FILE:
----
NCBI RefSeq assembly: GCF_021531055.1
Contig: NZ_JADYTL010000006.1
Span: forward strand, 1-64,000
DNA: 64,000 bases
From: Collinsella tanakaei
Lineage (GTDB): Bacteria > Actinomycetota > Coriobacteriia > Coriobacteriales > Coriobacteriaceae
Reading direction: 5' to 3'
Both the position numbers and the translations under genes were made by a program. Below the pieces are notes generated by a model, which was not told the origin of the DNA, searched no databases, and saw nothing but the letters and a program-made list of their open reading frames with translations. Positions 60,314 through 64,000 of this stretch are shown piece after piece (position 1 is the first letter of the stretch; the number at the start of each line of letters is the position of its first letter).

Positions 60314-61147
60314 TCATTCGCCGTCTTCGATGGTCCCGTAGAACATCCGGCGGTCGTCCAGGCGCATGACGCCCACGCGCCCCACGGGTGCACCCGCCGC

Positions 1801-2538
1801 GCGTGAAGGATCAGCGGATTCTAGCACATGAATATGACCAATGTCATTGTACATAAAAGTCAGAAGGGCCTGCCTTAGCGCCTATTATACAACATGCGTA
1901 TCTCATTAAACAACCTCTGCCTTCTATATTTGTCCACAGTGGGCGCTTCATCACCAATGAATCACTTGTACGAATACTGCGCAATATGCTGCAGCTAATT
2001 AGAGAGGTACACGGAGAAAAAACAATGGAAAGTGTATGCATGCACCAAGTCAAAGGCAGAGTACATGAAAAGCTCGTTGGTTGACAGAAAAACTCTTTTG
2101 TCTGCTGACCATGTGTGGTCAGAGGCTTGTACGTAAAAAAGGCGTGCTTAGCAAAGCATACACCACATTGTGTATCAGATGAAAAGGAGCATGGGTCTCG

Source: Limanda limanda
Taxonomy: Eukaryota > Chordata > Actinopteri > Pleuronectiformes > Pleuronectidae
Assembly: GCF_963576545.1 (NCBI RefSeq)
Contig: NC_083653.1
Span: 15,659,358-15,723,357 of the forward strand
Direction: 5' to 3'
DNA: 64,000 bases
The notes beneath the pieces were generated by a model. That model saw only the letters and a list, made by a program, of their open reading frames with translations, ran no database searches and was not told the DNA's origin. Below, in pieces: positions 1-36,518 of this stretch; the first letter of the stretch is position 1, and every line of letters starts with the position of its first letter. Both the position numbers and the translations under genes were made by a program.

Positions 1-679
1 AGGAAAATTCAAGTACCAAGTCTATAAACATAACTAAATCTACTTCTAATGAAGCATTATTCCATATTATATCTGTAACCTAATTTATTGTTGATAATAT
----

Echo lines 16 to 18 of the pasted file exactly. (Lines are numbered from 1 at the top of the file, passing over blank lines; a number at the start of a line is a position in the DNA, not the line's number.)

Source: Limanda limanda
Taxonomy: Eukaryota > Chordata > Actinopteri > Pleuronectiformes > Pleuronectidae
Assembly: GCF_963576545.1 (NCBI RefSeq)